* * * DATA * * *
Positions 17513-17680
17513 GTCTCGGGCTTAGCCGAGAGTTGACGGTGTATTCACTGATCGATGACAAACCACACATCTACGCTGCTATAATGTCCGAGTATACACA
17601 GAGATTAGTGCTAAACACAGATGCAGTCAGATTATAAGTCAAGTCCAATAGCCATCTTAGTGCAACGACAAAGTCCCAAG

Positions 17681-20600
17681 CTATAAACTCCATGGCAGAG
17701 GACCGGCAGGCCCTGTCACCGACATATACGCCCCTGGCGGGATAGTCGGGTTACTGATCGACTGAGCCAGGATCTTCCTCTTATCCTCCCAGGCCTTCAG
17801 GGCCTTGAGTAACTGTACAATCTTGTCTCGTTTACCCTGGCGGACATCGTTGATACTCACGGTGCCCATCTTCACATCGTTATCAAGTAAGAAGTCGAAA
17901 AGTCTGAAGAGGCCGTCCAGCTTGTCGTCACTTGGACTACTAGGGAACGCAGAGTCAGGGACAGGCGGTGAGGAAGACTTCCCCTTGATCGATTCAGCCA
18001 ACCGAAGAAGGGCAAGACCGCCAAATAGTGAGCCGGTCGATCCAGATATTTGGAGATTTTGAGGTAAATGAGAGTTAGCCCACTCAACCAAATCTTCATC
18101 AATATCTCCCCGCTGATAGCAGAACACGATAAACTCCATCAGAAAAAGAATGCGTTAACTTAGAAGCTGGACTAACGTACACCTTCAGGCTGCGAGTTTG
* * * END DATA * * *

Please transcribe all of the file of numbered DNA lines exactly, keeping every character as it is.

Positions 17513-17680
17513 GTCTCGGGCTTAGCCGAGAGTTGACGGTGTATTCACTGATCGATGACAAACCACACATCTACGCTGCTATAATGTCCGAGTATACACA
17601 GAGATTAGTGCTAAACACAGATGCAGTCAGATTATAAGTCAAGTCCAATAGCCATCTTAGTGCAACGACAAAGTCCCAAG

Positions 17681-20600
17681 CTATAAACTCCATGGCAGAG
17701 GACCGGCAGGCCCTGTCACCGACATATACGCCCCTGGCGGGATAGTCGGGTTACTGATCGACTGAGCCAGGATCTTCCTCTTATCCTCCCAGGCCTTCAG
17801 GGCCTTGAGTAACTGTACAATCTTGTCTCGTTTACCCTGGCGGACATCGTTGATACTCACGGTGCCCATCTTCACATCGTTATCAAGTAAGAAGTCGAAA
17901 AGTCTGAAGAGGCCGTCCAGCTTGTCGTCACTTGGACTACTAGGGAACGCAGAGTCAGGGACAGGCGGTGAGGAAGACTTCCCCTTGATCGATTCAGCCA
18001 ACCGAAGAAGGGCAAGACCGCCAAATAGTGAGCCGGTCGATCCAGATATTTGGAGATTTTGAGGTAAATGAGAGTTAGCCCACTCAACCAAATCTTCATC
18101 AATATCTCCCCGCTGATAGCAGAACACGATAAACTCCATCAGAAAAAGAATGCGTTAACTTAGAAGCTGGACTAACGTACACCTTCAGGCTGCGAGTTTG